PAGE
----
review by . July 09, 2010
I finally finished Alexander Hamilton, and, despite the fact that I had to put it down several times, I gave it a "3" ranking.       I had to put it down pretty often, out of boredom, because it was such a thoroughly-researched biography that there were almost too many facts, and Chernow seemed to have included every last one of them. The flip side of that is that, when you're finished, you know about all you're ever going to need (or want) to know about …
review by . March 07, 2009
This is simply one of the most outstanding biographies of an eminent American I've ever read. It is exhaustively researched, provides a wealth of details about Hamilton's life without being trivial, and is extremely well written. It also does an outstanding job of bringing Alexander Hamilton's personality to life and gives the reader a better understanding and empathy for this important founding father.     Hamilton without a doubt was a brilliant self-made man, rising from a …
review by . March 09, 2009
This is an insightful and deeply immersing account of one of our lesser-known yet most important founders. I enjoyed every rich page of it. Ron Chernow is a business writer by training, and paints a portrait of Hamilton as the father not only our constitution but also our economic system. To understand America, you must understand Hamilton.    If there is a flaw to this book, it is the flaw most typical of biographers: Chernow falls in love with his subject. By the end of this …
review by . July 26, 2004
This is simply one of the most outstanding biographies of an eminent American I've ever read. It is exhaustively researched, provides a wealth of details about Hamilton's life without being trivial, and is extremely well written. It also does an outstanding job of bringing Alexander Hamilton's personality to life and gives the reader a better understanding and empathy for this important founding father.    Hamilton without a doubt was a brilliant self-made man, rising from a …
review by . June 07, 2004
Chenrow had one thing in mind while writing, "Alexander Hamilton"... a Pulitzer Prize. In fact, my chief complaint is that in trying to win the Pulitzer, Chenrow made the work a little less readable. While not quite as witty as David McCullough's masterpiece, "John Adams", it still should be considered the favorite for the top prize. Chenrow was able to portray Hamilton's life as remarkably as it was lived. In a world that is fascinated by Jefferson and Adams, Hamilton is brought to life as the …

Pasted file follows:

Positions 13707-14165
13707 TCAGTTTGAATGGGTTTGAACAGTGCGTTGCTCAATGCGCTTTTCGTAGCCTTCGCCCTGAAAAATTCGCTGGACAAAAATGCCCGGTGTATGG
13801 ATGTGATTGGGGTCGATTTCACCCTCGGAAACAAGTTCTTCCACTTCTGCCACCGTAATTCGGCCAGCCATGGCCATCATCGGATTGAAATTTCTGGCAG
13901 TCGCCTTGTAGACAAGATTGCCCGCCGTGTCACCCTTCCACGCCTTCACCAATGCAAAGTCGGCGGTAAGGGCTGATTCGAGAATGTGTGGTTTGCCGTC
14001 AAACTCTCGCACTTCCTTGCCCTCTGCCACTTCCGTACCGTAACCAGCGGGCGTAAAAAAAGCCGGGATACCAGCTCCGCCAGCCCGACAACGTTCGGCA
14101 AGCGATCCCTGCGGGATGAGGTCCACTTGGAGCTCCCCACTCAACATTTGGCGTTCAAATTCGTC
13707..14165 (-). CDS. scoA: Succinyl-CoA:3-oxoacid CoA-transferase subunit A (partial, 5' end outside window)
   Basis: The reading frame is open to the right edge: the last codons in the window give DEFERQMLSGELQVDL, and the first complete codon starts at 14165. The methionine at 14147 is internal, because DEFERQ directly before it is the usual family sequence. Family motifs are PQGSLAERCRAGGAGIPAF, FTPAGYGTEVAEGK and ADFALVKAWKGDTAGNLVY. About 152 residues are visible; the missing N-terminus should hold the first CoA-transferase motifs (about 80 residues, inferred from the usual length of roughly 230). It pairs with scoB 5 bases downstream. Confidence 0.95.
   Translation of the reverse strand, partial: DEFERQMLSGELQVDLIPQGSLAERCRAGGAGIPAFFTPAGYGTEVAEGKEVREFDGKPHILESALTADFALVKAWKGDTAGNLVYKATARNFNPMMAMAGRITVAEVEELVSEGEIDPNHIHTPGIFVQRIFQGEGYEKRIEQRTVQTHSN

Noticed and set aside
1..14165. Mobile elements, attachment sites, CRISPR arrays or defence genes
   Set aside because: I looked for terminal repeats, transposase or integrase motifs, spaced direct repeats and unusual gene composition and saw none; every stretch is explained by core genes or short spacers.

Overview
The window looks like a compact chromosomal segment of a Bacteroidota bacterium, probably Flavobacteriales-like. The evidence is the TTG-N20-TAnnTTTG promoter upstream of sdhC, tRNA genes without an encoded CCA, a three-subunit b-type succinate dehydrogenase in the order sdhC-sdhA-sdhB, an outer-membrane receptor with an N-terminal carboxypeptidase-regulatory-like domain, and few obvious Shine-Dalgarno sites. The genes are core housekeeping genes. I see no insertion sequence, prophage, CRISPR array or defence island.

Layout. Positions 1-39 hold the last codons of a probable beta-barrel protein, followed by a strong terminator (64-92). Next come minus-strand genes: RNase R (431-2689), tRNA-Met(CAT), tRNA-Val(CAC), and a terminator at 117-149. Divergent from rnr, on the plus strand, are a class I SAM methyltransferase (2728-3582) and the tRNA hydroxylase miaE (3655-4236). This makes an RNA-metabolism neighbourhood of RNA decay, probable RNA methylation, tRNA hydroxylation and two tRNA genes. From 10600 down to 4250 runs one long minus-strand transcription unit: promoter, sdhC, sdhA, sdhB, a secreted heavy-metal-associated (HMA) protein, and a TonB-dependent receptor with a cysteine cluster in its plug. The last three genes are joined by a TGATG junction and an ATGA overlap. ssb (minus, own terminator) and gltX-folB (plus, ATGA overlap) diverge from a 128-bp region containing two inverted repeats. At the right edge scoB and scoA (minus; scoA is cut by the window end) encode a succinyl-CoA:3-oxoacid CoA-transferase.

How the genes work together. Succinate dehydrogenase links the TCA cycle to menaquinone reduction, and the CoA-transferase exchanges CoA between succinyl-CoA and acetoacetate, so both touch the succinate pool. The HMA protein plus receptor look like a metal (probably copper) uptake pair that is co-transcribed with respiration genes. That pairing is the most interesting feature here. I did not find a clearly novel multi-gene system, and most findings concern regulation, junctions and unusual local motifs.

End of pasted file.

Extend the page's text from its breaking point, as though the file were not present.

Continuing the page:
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Barkalow ()
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Not gregarious in crowds.   Dry humor.   Like unsweetened iced tea. (and it's "iced," not "ice")   Love John Sandford's books.   Love … more
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Building on biographies byRichard BrookhiserandWillard Sterne Randall, Ron Chernow’sAlexander Hamiltonprovides what may be the most comprehensive modern examination of the often overlooked Founding Father. From the start, Chernow argues that Hamilton’s premature death at age 49 left his record to be reinterpreted and even re-written by his more long-lived enemies, among them: Thomas Jefferson, John Adams, and James Monroe. Hamilton’s achievements as first Secretary of the Treasury, co-author ofThe Federalist Papers, and member of the Constitutional Convention were clouded after his death by strident claims that he was an arrogant, self-serving monarchist. Chernow delves into the almost 22,000 pages of letters, manuscripts, and articles that make up Hamilton’s legacy to reveal a man with a sophisticated intellect, a romantic spirit, and a late-blooming religiosity.

One fault of the book, is that Chernow is so convinced of Hamilton’s excellence that his narrative sometimes becomes hagiographic. Nowhere is this more apparent than in Chernow’s account of the infamous duel between Hamilton and Aaron Burr in 1804. He describes Hamilton’s final hours as pious, while Burr, Jefferson, and Adams achieve an almost cartoonish villainy at the news of Hamilton’s passing.

A defender of the union against New England secession and an opponent of slavery, Hamilton has a special appeal to modern sensibilities. Chernow argues that in contrast to ...

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Details

ISBN-10: 1594200092
ISBN-13: 978-1594200090
Author: Ron Chernow
Genre: American History, Biography
Publisher: Penguin Press
Date Published: (April 26, 2004)
Format: Hardcover,Paperback,Audio CD
First to Review

"Fascinating"